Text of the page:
Free DNA tests offered to 10,000 Floridians as hospital group controversially partners with a private genetics company
- AdventHealth in Orlando, Florida, is offering free DNA tests for an inherited heart condition to 10,000 residents
- Those who test positive will get a second blood test free of charge and be connected with a cardiologist
- The genetics company said it doesn’t sell information but it may be provided to law enforcement
A hospital group has partnered with a private genetics company and is now offering free DNA tests to 10,000 Floridians.
Researchers at AdventHealth in Orlando said the DNA test screens for an inherited heart condition that can lead to high cholesterol and heart attacks if left untreated.
Participants who screen positive will get a second blood test to confirm the diagnosis, get to talk with a genetic counselor at no charge and be put in touch with a cardiologist.
But ethicists warn that participants need to be aware their data may be used for purposes other than their personal health care.
AdventHealth in Orlando, Florida, has partnered with a genetics company called Helix to offer free DNA tests for an inherited heart condition that can lead to heart attacks to 10,000 residents (file image)
A similar program in Nevada involving the same genomics company, Helix, has enrolled 30,000 participants.
AdventHealth hopes to eventually scale up the project across its health system, which encompasses 46 hospital campuses in nine states.
The group says data from the program, called ‘WholeMe’, also will be used for other research purposes as the health system grows its newly minted genomics program.
AdventHealth said researchers will seek additional consent if they want the data for additional studies.
Additionally, the project is being overseen by an institutional review board to ensure privacy measures are in place and that the gathered data is protected by HIPAA privacy safeguards.
On its website, Helix said it doesn’t sell participants’ information for any reason.
But the company did say it evaluates requests by law enforcement and other legal requests for data on a case-by-case basis.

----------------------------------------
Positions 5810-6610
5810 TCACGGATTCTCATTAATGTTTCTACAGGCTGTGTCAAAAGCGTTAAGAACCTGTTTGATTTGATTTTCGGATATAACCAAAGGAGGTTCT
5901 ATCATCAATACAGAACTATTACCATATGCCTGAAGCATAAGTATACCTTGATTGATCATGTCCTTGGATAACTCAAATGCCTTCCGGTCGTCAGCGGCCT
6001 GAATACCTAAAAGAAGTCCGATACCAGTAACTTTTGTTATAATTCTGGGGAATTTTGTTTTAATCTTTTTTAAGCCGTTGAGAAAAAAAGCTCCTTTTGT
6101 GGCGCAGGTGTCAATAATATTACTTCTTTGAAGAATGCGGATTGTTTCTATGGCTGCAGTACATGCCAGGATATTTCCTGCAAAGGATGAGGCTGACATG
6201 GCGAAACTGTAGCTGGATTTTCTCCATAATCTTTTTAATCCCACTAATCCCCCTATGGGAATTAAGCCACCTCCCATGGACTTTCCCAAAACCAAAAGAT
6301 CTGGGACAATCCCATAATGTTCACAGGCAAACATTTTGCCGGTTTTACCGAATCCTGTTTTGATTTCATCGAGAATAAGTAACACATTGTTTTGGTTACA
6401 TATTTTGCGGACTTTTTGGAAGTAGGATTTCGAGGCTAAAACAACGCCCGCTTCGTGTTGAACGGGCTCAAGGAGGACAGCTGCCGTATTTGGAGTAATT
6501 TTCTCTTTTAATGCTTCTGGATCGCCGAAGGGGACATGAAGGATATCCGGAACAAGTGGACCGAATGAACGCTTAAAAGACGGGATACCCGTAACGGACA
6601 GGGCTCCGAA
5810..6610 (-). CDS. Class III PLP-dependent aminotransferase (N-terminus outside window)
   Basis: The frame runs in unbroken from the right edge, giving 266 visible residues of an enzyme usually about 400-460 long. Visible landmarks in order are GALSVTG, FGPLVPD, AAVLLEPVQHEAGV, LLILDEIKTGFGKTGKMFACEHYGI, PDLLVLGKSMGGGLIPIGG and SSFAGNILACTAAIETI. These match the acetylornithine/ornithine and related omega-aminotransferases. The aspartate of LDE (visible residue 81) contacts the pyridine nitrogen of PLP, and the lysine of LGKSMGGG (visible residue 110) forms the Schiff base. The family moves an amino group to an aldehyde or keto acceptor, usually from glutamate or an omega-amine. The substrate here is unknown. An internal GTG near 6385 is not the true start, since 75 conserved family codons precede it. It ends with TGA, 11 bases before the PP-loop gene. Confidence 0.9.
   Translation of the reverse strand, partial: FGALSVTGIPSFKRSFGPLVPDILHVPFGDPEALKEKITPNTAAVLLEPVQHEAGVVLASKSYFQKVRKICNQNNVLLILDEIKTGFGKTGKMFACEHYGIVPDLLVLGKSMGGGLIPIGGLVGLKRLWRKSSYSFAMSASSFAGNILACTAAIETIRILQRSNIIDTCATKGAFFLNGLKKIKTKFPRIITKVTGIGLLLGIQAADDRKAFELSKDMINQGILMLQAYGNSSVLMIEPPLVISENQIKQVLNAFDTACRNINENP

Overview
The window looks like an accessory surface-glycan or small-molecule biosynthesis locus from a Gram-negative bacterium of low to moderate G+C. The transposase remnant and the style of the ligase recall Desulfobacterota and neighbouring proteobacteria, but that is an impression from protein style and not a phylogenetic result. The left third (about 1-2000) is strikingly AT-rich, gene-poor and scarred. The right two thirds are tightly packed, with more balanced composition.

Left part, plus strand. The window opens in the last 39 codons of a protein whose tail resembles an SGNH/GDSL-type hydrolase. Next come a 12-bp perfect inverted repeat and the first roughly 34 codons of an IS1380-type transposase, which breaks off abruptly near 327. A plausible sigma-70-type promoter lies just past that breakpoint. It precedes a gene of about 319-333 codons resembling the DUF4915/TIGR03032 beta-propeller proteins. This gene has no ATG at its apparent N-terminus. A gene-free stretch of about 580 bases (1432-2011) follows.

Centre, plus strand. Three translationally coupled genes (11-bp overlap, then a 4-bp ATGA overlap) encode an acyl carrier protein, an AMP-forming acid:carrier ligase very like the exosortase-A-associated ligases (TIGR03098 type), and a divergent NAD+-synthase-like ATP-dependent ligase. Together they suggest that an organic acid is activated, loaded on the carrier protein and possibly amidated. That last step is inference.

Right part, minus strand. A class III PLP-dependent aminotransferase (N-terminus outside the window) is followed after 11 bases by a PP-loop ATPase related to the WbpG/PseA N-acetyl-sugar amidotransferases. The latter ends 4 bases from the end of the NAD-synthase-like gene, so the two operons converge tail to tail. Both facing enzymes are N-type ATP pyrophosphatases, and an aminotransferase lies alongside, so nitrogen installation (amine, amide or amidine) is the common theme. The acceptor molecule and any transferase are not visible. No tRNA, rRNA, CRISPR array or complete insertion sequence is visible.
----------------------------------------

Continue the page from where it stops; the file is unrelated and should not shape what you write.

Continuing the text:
Detectives in a growing number of high-profile cases have identified suspects by entering crime-scene DNA profiles into databases that became popular as a way for people to document their family trees.
This is how the Sacramento County Sheriff’s Department linked 72-year-old Joseph James DeAngelo Jr to some of the rapes and murders committed by the Golden State Killer in the 1970s and 1980s.
Past studies of people who got doctor-ordered DNA test results about disease risks have been mixed.
Several show that DNA information produced no significant effect on participants’ diet, physical activity, drinking alcohol or quitting smoking.
And earlier this month, The Guardian reported that several women were told they had gene mutations linked to breast and ovarian cancer due faulty home genetic test results.
Researchers hope the follow-up contact will steer participants toward healthier choices.
‘It’s not providing them the results, and they’re then on their own,’ Dr Wes Walker, associate chief medical information officer at AdventHealth. ‘It really becomes part of their overall care.’
The news come as Florida state officials warn residents to beware of scammers offering free DNA tests in exchange for sensitive information, reported WJCT.
Callers have allegedly pretended to be from Medicare and ask victims for their Medicare number and Social Security numbers.
Florida Chief Financial Officer Jimmy Patronis warned that government programs do not call people at random and recommended letting calls from unrecognized numbers go to voicemail